From my early childhood I was fascinated by the magic of photography. I just could not understand how it was possible that this little black box captured the light and kept in on film for eternity.
Much later with the knowledge of the underlying chemistry and physics I devoted myself to the medium of photography. At first I used the camera to conserve experiences and vistas while traveling, but soon I became aware that photography could do much more than that. With photography I was able to record my emotions and communicate them to the people around me.
In 1992 a book by the master photographer Ansel Adams ignited my passion for landscape photography.
My grandfather was a semi professional photographer and when he died (I was only six years old at that time) his equipment was silently stored away and almost forgotten. In 1992, when my desire to photograph got more serious, I remembered my grandfather’s cameras and finally found them in an old cabinet. So I switched from my 35mmm Minolta camera to a 6x7cm Mamyia and finally via a Linhof Technika to my beloved Lotus 4×5 large format camera which accompanied me on my travels in the following years.
One can not compare large format photography to 35mm: Large format cameras are just wooden boxes with a lens at one end and a sheet of film at the other. You focus the image on the ground glass using a loupe before you take a bunch of light measurements with your hand held light meter. You calculate the appropriate exposure and hope for the best in the darkroom when you develop the sheets of film manually. A day with more than twenty exposures could be considered a very successful day! And you still had to go back to the darkroom to make some black and white prints on silver gelatin paper in sometimes agonizing work, producing ten times more trash than fine prints.
The negative was never more than the start of a journey leading into uncharted territory: I would always change contrast and exposure using complex sequences of dodging and burning before I had an expressive fine print. This allowed me to interpret my negatives in different ways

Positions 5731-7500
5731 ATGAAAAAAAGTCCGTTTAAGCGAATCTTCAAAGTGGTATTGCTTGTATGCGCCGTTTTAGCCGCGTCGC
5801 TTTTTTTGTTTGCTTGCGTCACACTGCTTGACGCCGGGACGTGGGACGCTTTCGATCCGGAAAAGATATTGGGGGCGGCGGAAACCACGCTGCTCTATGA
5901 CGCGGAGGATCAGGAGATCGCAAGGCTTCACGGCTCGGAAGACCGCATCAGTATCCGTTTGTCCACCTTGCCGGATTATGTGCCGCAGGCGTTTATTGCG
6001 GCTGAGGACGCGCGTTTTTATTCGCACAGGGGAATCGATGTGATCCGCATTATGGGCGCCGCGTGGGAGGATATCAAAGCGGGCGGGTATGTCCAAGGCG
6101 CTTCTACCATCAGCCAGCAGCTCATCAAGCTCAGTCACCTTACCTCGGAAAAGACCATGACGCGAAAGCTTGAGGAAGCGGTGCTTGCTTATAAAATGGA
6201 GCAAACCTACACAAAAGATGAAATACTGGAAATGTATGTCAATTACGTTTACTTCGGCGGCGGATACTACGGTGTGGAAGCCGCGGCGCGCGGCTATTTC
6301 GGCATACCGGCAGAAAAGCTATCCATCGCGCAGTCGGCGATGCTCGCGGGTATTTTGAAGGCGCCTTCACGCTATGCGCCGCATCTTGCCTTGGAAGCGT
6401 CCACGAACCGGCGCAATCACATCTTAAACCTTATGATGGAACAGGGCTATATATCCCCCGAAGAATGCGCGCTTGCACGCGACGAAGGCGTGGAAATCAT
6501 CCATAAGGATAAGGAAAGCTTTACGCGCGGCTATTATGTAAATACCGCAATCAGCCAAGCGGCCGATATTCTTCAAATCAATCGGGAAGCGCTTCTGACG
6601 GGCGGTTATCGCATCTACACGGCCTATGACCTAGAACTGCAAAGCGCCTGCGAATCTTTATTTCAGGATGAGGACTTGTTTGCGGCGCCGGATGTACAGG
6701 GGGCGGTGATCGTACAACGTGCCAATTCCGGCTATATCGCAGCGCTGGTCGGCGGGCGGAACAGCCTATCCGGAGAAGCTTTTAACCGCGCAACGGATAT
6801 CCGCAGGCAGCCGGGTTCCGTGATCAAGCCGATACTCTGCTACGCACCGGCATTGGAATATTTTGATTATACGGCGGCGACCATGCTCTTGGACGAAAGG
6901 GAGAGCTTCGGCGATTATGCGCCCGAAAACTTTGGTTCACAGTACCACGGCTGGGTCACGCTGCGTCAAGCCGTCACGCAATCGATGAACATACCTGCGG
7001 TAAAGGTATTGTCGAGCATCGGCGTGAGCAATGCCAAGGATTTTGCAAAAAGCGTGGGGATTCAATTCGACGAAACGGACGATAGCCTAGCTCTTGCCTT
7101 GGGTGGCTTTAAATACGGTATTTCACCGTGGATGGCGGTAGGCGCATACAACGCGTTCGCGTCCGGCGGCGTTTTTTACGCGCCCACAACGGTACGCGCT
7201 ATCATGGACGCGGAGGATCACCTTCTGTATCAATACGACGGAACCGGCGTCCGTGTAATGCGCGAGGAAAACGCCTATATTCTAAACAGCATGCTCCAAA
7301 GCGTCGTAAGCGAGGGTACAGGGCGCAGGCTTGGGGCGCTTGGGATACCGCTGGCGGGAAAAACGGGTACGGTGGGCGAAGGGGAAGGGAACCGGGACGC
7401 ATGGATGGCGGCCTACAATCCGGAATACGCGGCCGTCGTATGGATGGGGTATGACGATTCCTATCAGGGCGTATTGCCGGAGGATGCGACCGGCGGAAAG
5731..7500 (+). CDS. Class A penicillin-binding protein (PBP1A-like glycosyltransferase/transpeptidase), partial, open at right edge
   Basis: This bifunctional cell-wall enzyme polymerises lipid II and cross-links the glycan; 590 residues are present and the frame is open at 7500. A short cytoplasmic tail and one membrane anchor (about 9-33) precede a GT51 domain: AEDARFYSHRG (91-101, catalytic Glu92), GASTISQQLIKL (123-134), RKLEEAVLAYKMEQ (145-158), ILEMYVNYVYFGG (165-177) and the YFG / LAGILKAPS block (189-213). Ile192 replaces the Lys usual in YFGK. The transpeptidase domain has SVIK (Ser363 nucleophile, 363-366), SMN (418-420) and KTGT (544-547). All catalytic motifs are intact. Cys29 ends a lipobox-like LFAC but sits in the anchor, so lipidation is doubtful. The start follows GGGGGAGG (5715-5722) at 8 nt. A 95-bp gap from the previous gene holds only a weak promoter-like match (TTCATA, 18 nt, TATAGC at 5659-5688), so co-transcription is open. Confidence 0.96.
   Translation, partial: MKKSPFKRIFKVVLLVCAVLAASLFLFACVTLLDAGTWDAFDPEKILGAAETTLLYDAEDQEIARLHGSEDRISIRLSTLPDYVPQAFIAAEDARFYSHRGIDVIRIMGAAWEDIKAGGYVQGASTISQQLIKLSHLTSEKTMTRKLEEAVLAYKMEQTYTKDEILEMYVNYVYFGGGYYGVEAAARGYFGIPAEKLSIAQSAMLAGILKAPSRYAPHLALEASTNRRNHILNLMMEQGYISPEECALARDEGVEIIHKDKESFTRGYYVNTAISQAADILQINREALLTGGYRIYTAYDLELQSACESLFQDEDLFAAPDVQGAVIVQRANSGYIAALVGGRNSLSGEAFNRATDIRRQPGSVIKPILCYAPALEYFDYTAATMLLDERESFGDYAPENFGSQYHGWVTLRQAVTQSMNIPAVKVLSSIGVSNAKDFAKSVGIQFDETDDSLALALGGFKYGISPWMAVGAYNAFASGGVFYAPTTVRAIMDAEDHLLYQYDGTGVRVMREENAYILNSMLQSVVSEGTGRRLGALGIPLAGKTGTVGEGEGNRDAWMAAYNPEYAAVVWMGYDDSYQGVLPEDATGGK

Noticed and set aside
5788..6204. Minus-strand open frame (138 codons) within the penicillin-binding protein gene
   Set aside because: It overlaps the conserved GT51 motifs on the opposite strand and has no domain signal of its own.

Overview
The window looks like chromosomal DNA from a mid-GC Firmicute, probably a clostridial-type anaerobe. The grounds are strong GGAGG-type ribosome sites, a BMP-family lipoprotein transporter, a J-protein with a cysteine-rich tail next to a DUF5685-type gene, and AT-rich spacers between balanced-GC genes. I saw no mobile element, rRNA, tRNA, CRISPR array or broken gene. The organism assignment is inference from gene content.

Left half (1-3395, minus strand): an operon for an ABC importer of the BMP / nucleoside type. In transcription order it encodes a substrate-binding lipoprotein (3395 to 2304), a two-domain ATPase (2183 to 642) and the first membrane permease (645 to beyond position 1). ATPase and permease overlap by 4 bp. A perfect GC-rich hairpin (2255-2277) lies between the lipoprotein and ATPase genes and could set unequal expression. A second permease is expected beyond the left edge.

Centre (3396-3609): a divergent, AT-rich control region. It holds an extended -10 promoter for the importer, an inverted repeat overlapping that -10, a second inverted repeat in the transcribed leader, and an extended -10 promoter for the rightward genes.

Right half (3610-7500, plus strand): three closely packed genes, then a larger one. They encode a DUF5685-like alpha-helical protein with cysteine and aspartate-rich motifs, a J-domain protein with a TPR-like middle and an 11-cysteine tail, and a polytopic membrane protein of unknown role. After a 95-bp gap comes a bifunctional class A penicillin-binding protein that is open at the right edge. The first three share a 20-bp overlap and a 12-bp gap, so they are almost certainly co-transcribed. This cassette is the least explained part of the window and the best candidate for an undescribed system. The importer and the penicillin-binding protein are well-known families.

But the clock kept ticking and as technology progressed it became more and more difficult to buy the necessary darkroom tools and materials. Finally, in 2009 I switched to digital photography. At the moment I use a Sony Alpha 7R IV camera, the RAW files are then processed in Adobe Photoshop Lightroom. My fine prints are printed on Hahnemühle fine art papers using a Canon Pro 2000 printer.
Only switching to a digital work flow allowed me to explore the possibilities of colour photography which would have been much too complicated and expensive in my analog darkroom.
Digital image processing allows me to apply simple manipulations (changes of brightness, contrast and colour/saturation) with a few mouse clicks – applying a simple local contrast change to an image in the darkroom took a sequence of specially produced contrast masks and hours of work.
Today I do not apply techniques like removing unwanted elements from the image, or layered compositions using several different images. This is fairly conservative but probably has its roots in my early analog darkroom days.
Ansel Adams once wrote that the negative is like the score being interpreted by the musician. In all my works the image file from the camera is only the first step towards the finished photograph. In the RAW file I try to collect the best data for the later image processing: a pleasing composition, good resolution, sharpness and the right exposure to finally produce the detailed and well balanced photographs I envisioned.
Another integral part of the finished photograph is the right presentation: print size is not a question of resolution but also whether it suits the subject. All my original photographs are printed on selected fine art papers to meet the highest standards, not only regarding the premium feel and look but also the technical precision and archival stability of the used materials. On rare occasions I will produce some precious and therefore limited edition Platinum/Palladium prints in my darkroom by hand. My desire for high qualitiy work includes bevel cutting overmats by hand and embossing them with my signature.
My fine prints are created with perfection in mind but after all, these photographs have a deeper meaning. They invite you to look at them, to explore and contemplate – and more than anything else to enjoy them!